In the days when Alfred Thayer Mahan’s theories were being implemented to protect the United States we produced protected  cruisers [so known because its armored deck offered protection for vital machine spaces from shrapnel caused by exploding shells above. Protected cruisers were an alternative to the armored cruisers, which also had a belt of armour along the sides], of which more than two-dozen were built or acquired between the mid-1880s and the early 1900s. Twenty-two of these warships received “cruiser numbers”, which were abbreviated “C-1” through “C-22”. In 1920-21 the surviving members of the group received new designations and numbers in the Armored Cruiser (CA), Light Cruiser (CL) and Gunboat (PG) series.

The USS Galveston during a courtesy call at Galveston, Texas with one of John Young’s tugs on the stern.

USS Galveston, a 3200-ton protected cruiser was built at Richmond, Virginia and commissioned in February 1905. During the next eight months she visited Galveston, Texas, crossed the Atlantic to France to participate in the return of the remains of John Paul Jones to the United States, helped host the Russo-Japanese peace conference, and carried State Department representatives to the Dominican Republic and Haiti.

Print shows John Paul Jones, half-length portrait, facing slightly right, standing, wearing uniform, holding telescope cradled in right arm, left hand on anchor, with naval battle scene in the background. Library of Congress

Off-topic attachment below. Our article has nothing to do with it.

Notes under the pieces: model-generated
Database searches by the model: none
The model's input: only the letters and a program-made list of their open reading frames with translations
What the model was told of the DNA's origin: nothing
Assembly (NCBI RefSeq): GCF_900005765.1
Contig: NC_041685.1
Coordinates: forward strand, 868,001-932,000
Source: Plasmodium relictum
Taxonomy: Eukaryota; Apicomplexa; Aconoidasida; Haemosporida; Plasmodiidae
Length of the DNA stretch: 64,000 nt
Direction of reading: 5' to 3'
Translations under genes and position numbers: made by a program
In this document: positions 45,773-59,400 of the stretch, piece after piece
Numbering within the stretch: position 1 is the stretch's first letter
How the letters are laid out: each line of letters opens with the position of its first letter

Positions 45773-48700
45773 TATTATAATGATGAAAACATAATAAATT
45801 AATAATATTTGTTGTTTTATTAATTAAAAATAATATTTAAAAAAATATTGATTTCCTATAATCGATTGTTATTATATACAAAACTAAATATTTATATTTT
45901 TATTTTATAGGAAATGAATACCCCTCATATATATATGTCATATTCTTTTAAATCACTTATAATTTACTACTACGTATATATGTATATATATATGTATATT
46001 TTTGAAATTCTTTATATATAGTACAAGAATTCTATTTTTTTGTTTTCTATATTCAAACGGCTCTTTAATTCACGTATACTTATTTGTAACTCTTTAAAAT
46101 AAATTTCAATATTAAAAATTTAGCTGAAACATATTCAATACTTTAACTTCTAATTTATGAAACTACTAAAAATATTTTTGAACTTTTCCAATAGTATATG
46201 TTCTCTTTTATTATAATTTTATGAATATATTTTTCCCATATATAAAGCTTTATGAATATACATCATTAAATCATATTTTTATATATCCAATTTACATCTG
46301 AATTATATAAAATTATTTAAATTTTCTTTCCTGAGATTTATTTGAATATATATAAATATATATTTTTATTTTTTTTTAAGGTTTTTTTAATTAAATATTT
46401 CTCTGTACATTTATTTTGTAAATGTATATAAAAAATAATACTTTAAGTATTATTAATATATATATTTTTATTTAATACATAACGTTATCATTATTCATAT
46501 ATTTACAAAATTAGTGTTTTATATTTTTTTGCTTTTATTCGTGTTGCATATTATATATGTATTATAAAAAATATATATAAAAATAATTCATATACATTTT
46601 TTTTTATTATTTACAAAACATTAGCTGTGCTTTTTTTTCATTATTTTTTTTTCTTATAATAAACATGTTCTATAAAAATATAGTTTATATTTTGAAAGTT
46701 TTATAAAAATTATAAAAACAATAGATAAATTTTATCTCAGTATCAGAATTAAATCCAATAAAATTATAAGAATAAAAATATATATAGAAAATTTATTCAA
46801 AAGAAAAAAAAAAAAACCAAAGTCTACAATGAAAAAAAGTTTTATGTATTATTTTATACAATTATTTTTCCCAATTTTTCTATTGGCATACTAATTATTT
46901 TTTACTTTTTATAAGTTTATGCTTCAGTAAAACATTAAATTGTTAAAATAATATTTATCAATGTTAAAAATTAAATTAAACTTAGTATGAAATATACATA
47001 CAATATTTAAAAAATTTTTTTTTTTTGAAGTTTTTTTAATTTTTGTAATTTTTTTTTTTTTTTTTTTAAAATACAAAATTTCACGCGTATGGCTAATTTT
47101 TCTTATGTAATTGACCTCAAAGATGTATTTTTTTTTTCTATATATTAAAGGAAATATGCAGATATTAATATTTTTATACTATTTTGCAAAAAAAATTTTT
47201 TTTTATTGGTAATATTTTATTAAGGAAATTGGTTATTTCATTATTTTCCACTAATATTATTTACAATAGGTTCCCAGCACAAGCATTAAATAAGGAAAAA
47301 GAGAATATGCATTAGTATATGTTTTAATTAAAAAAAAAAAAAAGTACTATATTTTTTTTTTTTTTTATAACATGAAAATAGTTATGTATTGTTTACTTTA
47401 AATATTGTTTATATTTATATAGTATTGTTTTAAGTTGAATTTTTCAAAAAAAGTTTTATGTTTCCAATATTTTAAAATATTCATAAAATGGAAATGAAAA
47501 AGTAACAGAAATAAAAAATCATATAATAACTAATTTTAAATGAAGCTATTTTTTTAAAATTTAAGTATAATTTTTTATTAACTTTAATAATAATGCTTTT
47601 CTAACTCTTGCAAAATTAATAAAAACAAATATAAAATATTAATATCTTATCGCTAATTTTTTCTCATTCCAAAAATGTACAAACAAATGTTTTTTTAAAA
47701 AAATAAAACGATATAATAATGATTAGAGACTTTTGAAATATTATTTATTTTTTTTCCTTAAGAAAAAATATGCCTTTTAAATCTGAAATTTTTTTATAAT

The future naval officers, who live within these walls, will find in the career of the man whose life we this day celebrate, not merely a subject for admiration and respect, but an object lesson to be taken into their innermost hearts. . . . Every officer . . . should feel in each fiber of his being an eager desire to emulate the energy, the professional capacity, the indomitable determination and dauntless scorn of death which marked John Paul Jones above all his fellows. President Theodore Roosevelt, in an address to The US Naval Academy, Annapolis on the 24th of April 1906

In late December 1905 the cruiser left the U.S. for service in the Mediterranean and the Far East, where she remained until February 1910. After operating off the U.S. West Coast and in Alaskan waters during 1912-1913, Galveston was back on the Asiatic Station from November 1913 to late 1917.

Galveston next performed World War I convoy escort and training duties in the Atlantic, taking part in an engagement with the German Submarine U-152 while en route to the Azores on the 30th of  September 1918.

U-152 (German Submarine, 1917) Officers, crewmen and a former prisoner of war on the submarine’s foredeck, while she was passing through the Kiel Canal on the way to Harwich, England to be surrendered on the 28th of November 1918. Two U.S. Navy officers, captured when the U-152 sank USS Ticonderoga on the 30th of September 1918, were on board the submarine. One is seen in this photograph, standing third from right, wearing his uniform and a civilian cap. He is Lieutenant Frank L. Muller, USNRF, Ticonderoga’s Executive Officer. The other was Lieutenant (JG) Junius H. Fulcher, USNRF.U.S. Naval Historical Center Photograph.